Can a State-Funded Charter School Require Female Students to Wear Skirts?
A state-funded charter school in North Carolina may not require female students to wear skirts because it counts as a state actor, the en banc U.S. Court of Appeals for the Fourth Circuit concluded today in Peltier v. Charter Day School. The en banc court split 10-6.
Senior Judge Keenan wrote the majority opinion, joined by Chief Judge Gregory and Judges Motz, King, Wynn, Diaz, Thacker, Harris, Heytens, and Senior Judge Floyd. Judge Wynn wrote a concurring opinion, joined by Judges Motz, Thacker, Harris, and Keenan. Keenan also wrote a separate concurring opinion, joined by Judge Thacker. Judge Quattlebaum wrote an opinion dissenting in part and concurring in part, joined by Judges Richardson and Rushing in full, and Judges Wilkinson, Niemeyer, and Agee in part. Judge Wilkinson wrote a dissenting opinion, joined by Judges Niemeyer and Agee.
According to Senior Judge Keenan’s majority opinion, the Charter Day School (CDS), a public charter school in North Carolina, “requires female students to wear skirts to school based on the view that girls are ‘fragile vessels’ deserving of ‘gentle’ treatment by boys.” Plaintiffs challenged this policy as an unlawful sex-based classification. According to the plaintiffs, the policy is based upon harmful gender stereotypes and violates both the Equal Protection Clause of the Fourteenth Amendment and Title IX. In Peltier, the Fourth Circuit affirmed the district court’s entry of summary judgment for the plaintiffs on the Equal Protection claim, rejecting the school’s claim that it is not a state actor, and vacated the district court’s summary judgment for the defendants on the Title IX claim.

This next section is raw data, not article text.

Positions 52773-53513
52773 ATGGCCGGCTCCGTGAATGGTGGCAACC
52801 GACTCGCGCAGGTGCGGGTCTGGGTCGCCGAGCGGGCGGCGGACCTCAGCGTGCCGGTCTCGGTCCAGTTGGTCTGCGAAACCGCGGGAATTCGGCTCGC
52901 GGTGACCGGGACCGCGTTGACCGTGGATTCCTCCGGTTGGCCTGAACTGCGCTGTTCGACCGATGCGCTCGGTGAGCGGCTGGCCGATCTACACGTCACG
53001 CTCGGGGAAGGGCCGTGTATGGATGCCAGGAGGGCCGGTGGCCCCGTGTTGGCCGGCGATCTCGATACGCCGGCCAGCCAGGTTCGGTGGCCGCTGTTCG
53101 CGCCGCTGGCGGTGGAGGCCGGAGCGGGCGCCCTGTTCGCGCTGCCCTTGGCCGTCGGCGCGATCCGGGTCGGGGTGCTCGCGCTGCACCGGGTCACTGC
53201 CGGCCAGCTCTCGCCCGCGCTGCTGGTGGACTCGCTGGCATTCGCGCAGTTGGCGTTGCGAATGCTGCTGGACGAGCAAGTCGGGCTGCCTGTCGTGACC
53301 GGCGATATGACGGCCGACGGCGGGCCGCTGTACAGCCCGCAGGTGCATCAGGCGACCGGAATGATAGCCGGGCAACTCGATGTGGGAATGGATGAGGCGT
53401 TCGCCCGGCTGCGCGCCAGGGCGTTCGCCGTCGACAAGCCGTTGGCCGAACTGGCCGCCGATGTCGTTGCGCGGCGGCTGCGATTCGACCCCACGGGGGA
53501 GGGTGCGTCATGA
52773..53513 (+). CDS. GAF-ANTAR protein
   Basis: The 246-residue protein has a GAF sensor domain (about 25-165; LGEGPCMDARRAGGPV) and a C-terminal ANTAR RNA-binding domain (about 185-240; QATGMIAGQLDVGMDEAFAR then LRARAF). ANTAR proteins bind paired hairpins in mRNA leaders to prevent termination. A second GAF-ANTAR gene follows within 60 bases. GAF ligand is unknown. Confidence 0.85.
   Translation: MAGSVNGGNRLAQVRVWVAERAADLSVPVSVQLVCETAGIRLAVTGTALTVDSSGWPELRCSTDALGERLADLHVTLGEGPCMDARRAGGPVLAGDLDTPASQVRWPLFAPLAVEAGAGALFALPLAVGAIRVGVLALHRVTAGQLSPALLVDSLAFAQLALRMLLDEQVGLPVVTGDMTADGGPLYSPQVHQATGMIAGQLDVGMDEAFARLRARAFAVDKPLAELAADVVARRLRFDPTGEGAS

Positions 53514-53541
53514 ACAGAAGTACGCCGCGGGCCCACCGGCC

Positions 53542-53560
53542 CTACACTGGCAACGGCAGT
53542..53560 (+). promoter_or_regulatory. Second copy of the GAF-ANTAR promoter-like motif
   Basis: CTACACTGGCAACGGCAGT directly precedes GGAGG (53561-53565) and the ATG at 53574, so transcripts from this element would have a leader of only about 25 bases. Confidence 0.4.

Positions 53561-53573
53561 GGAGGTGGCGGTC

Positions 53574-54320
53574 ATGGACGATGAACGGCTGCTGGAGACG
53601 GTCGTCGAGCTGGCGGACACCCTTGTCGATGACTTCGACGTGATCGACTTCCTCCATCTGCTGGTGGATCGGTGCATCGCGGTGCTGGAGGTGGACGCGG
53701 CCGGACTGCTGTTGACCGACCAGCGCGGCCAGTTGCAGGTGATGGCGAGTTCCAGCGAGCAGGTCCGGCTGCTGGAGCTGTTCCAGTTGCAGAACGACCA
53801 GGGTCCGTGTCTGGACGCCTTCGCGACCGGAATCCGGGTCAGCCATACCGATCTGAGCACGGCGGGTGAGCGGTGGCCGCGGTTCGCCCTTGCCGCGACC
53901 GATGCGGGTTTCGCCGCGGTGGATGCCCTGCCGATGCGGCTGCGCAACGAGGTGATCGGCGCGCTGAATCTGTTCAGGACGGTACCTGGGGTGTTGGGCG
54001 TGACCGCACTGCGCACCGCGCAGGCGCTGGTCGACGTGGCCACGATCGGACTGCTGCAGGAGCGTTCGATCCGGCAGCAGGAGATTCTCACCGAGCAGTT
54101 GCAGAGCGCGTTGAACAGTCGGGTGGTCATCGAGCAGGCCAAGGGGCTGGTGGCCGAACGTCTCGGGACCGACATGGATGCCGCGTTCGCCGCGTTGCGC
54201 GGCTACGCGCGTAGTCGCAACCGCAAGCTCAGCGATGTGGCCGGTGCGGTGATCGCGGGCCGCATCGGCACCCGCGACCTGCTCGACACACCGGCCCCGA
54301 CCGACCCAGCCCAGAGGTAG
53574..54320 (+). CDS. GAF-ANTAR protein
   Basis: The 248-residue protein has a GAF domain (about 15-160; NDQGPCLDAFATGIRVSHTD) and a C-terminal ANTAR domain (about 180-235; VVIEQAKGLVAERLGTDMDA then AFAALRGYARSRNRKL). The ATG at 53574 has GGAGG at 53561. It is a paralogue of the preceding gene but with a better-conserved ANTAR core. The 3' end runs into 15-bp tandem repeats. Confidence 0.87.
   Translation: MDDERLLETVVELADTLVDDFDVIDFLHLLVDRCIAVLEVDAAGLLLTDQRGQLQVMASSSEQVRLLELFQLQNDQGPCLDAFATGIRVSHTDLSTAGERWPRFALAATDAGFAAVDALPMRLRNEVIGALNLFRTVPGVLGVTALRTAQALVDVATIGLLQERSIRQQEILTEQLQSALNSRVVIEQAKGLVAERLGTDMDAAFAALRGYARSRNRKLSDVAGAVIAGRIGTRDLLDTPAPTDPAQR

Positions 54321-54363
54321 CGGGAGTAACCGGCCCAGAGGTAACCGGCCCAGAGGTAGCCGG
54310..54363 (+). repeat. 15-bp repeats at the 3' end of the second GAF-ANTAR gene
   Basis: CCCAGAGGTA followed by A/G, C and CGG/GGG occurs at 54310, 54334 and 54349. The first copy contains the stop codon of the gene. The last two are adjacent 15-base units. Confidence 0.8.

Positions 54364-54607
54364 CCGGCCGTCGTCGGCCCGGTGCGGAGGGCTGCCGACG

Key to the court’s holding was the conclusion that CDS is a state actor. Here is Judge Kennan’s summary of that portion of the opinion:
Ultimately, the state action inquiry in this case is not complicated: (1) North Carolina is required under its constitution to provide free, universal elementary and secondary schooling to the state’s residents; (2) North Carolina has fulfilled this duty in part by creating and funding the public charter school system; and (3) North Carolina has exercised its sovereign prerogative to treat these state-created and state-funded schools as public institutions that perform the traditionally exclusive government function of operating the state’s public schools. Accordingly, the public-school operator at issue here, CDS, implemented the skirts requirement as part of the school’s educational mission, exercising the “power possessed by virtue of state law and made possible only because the [school] is clothed with the authority of state law.” . . . Under these circumstances, we will not permit North Carolina to delegate its educational
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